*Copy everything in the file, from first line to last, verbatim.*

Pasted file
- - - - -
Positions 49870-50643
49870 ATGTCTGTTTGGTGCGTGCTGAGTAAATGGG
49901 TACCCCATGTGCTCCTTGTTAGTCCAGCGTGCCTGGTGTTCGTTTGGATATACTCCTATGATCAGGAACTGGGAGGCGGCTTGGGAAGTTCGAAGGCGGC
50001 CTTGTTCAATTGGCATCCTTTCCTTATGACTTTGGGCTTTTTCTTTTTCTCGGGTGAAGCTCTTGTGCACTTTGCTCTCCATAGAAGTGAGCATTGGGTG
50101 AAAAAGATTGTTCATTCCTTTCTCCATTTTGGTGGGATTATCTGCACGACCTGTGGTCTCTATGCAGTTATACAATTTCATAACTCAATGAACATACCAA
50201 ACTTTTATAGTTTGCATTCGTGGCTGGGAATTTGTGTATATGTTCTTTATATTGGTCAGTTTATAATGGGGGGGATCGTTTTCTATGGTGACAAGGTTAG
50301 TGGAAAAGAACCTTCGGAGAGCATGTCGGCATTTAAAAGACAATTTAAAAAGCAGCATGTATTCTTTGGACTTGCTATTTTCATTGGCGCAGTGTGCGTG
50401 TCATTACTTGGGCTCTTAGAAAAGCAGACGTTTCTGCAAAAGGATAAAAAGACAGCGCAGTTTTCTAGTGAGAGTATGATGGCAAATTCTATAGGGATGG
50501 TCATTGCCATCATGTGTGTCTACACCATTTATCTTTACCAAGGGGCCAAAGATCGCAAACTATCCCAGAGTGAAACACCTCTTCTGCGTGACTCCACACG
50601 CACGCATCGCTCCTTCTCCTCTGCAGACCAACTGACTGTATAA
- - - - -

Positions 49870-50643
49870 ATGTCTGTTTGGTGCGTGCTGAGTAAATGGG
49901 TACCCCATGTGCTCCTTGTTAGTCCAGCGTGCCTGGTGTTCGTTTGGATATACTCCTATGATCAGGAACTGGGAGGCGGCTTGGGAAGTTCGAAGGCGGC
50001 CTTGTTCAATTGGCATCCTTTCCTTATGACTTTGGGCTTTTTCTTTTTCTCGGGTGAAGCTCTTGTGCACTTTGCTCTCCATAGAAGTGAGCATTGGGTG
50101 AAAAAGATTGTTCATTCCTTTCTCCATTTTGGTGGGATTATCTGCACGACCTGTGGTCTCTATGCAGTTATACAATTTCATAACTCAATGAACATACCAA
50201 ACTTTTATAGTTTGCATTCGTGGCTGGGAATTTGTGTATATGTTCTTTATATTGGTCAGTTTATAATGGGGGGGATCGTTTTCTATGGTGACAAGGTTAG
50301 TGGAAAAGAACCTTCGGAGAGCATGTCGGCATTTAAAAGACAATTTAAAAAGCAGCATGTATTCTTTGGACTTGCTATTTTCATTGGCGCAGTGTGCGTG
50401 TCATTACTTGGGCTCTTAGAAAAGCAGACGTTTCTGCAAAAGGATAAAAAGACAGCGCAGTTTTCTAGTGAGAGTATGATGGCAAATTCTATAGGGATGG
50501 TCATTGCCATCATGTGTGTCTACACCATTTATCTTTACCAAGGGGCCAAAGATCGCAAACTATCCCAGAGTGAAACACCTCTTCTGCGTGACTCCACACG
50601 CACGCATCGCTCCTTCTCCTCTGCAGACCAACTGACTGTATAA